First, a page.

Jump to content

Recommended Posts

It is unconscionable that the SE will not return your calls on a Youth Protection matter. If you have the resources, I would contact an attorney to write him a certified letter, copy to Mr. Roy Williams, Chief Scout Executive in Irving. You MUST not let this slide. The best answer is not to give up and find another troop...this leader needs to be removed and possibly charged.

Link to post
Share on other sites
  • Replies 37
  • Created
  • Last Reply

Top Posters In This Topic

Maybe the reason she is not getting the answer that she wants to hear is that they have looked into it and resolved it. Maybe after looking into issue there never was a problem except for a boy who exagerated what happened and an overprotective mother. Maybe the SM apologized just to quiet her down. I mean 2 years is a long time to wait.

Link to post
Share on other sites

I agree with an earlier poster (nldscout) that it is difficult to know the whole story from listening to one side. I would be very curious to hear what the boy who was involved has to say. The mother is very upset and possibly rightly so. However, I would like to know the boys take on what happened and what his desires are now (stay in the troop, transfer, drop out, etc.) and why.


I do know this. Boys at this age respond to physical contact. Now wait a minute, I'm not advocating that Scouters "get physical" with the boys or endorsing corporal punishment in any way. But those who really understand the psychological make-up of adolescent boys know that talking to them is sometimes like talking to a post. For some of the youth in our troop, I will make physical contact with them, i.e. place my hand on their shoulder, touch the bill of their cap, etc. and then and only then will I really get their attention. This is not a form a discipline (I don't do it to repremand in any way) but only to make sure I have their attention.


I did notice that one boy (taller than me by the way) who was in the troop acted very frightened the first time I placed my hand on his shoulder. Later, I learned from his mother that his father was physically abusive so I became very aware of my interaction with her son since then. Not all boys are the same (duh!).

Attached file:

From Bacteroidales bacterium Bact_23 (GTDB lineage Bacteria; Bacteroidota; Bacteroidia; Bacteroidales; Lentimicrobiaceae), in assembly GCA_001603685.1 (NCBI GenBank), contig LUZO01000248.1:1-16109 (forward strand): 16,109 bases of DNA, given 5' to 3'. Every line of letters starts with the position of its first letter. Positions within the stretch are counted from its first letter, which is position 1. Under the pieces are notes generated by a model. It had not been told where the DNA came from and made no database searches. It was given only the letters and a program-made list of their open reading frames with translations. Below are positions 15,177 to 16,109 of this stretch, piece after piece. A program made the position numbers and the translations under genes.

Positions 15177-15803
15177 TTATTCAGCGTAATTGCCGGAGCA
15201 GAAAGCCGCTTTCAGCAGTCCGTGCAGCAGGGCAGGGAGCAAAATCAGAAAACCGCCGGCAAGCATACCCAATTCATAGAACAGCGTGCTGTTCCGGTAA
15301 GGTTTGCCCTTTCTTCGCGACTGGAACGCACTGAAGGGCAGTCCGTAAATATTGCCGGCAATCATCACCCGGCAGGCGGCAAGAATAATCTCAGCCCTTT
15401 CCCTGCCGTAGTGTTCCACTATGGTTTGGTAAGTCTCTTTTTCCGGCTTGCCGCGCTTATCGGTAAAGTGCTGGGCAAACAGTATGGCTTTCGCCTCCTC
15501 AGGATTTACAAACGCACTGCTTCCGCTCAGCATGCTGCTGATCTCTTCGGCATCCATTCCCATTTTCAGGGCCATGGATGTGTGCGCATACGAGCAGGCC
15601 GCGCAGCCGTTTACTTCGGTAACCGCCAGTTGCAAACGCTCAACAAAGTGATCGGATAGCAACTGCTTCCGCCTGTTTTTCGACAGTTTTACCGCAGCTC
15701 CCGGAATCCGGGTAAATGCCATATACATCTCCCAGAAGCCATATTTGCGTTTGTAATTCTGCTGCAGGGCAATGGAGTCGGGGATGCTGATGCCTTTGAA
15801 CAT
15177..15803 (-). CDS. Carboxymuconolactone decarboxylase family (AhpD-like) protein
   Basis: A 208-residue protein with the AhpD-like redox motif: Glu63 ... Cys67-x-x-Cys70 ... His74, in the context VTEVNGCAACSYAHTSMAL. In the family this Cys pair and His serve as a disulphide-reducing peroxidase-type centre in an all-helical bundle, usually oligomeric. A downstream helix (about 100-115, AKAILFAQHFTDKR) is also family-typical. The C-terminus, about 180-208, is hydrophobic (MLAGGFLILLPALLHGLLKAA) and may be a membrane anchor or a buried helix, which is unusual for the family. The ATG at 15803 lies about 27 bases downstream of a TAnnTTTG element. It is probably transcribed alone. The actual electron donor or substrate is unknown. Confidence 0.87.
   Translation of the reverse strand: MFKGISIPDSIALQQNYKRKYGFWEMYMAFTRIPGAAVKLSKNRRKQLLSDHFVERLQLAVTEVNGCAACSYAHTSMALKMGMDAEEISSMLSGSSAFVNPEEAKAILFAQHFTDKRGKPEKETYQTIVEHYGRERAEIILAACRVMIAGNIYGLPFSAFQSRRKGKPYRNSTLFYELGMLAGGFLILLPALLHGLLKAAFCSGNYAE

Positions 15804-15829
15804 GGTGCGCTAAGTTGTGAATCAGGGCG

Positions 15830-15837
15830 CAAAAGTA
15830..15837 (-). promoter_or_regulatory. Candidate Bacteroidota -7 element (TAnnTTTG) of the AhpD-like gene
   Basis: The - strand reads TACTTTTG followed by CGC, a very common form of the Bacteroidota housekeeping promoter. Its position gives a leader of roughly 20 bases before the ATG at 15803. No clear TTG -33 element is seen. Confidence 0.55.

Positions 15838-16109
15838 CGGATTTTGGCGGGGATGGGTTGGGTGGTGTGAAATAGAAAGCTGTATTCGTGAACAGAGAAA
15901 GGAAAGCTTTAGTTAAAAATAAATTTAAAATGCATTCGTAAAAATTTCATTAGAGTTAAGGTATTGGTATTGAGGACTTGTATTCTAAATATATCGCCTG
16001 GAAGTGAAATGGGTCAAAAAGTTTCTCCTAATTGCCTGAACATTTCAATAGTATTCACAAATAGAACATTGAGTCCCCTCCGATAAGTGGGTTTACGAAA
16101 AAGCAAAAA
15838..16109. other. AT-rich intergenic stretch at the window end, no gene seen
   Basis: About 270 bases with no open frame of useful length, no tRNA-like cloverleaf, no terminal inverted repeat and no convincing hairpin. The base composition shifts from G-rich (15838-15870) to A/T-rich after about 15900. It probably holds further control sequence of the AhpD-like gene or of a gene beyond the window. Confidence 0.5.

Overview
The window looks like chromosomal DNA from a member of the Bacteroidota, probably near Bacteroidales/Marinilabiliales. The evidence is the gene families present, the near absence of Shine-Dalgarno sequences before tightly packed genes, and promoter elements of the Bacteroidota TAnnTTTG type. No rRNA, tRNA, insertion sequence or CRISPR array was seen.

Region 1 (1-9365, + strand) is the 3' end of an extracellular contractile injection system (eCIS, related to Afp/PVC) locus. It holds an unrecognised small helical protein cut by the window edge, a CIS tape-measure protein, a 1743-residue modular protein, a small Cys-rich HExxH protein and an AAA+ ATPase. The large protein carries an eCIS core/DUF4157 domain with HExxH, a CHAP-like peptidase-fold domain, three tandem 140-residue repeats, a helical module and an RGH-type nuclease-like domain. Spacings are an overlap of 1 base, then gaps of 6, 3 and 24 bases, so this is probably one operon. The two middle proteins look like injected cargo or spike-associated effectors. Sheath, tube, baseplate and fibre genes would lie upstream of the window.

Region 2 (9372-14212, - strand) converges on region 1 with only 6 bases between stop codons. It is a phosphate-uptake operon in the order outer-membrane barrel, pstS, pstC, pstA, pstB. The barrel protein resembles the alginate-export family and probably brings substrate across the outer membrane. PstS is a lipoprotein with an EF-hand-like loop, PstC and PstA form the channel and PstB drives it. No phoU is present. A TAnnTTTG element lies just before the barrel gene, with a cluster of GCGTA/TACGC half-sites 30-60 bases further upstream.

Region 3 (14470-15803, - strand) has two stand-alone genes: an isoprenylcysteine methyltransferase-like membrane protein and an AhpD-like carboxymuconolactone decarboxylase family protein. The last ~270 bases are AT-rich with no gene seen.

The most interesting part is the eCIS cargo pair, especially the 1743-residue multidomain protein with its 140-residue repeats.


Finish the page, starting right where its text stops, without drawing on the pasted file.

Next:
Absolutely, striking a Scout (or any youth in my opinion) is unacceptable. However, just like the great "spanking" debate, others may feel differently. Before we bring in federal, state or local authorities, I would ask what the youth desires, "educate" the SM on what is acceptable and not acceptable for his behavior (both physical and verbal) and also make sure the youth learns from his mistakes too. I have a hard time believing that other parents would be happy with such a leader regardless of which youth he was "venting" at.(This message has been edited by acco40)

Link to post
Share on other sites

It is clear if you look at the original post that there is no question that this boy was assaulted:


1. there was physical injury - the boy's mouth was cut.


2. There was a witness - another scout.


3. The boy scout leader admitted his misconduct to the mother at the time. I don't believe a leader would apologize for something he didn't do.


It sounds like the response from the leader's "higher ups" has been wholly inadequate. They have been given more than enough time to do the right thing in accordance with established policies as have been described here.


I am not involved in Boy Scouts, and I can't speak to official policies. As a mother, however, I think enough damage has been done. I would take the boy out of this leader's troop whether or not any legal action is taken against the leader.


Just my 2 cents.




Link to post
Share on other sites

mgaesser, Welcome to the forums but I am saddened by the circumstances. A leader who has done what you stated is a coward and dangerous to remain in his position. I agree with Evmori, there is no good reason for an adult to strike a boy. You evidently have notified BSA regarding the incident. If their response is inadequate (and it seems to be) I suggest that an attorney will make things happen. And a criminal investigation might be in order. "Be always sure you are right then Go, ahead" (Davy Crockett). Don't leave scouting, show your son how to pursue justice.

Link to post
Share on other sites

I agree with gsmom. The fact that there was a witness, noticeable cut on the mouth and an apology by the leader is enough evidence for me. I understand that at times we think that if we just sit back and be passive perhaps the relationship will approve, but it won't. If your son is already seeking therapy for undisclosed reasons, please do not add to his emotional baggage by leaving him in this stressful situation. Doing so will only result in his resentment and displeasure for scouting. You need to find him a new troop immediately! I would also be very weary of him atending camp with this leader.


If you are truly concerned for your son, then get him out of this abusive situation. And then feel free to deal with all parties involved. I'm sure your son will blossom under the right leadership and in time he will adjust and make new friends.


Good luck!

Link to post
Share on other sites

Why would you want your son to go to camp with this troop?


Despite his having (some) friends in this troop -knowing kids, the attitude the leadership has towards him will filter down to the kids. the kids will treat him as the group scapegoat and your son will be miserable. Why would you want to set him up for such treatment?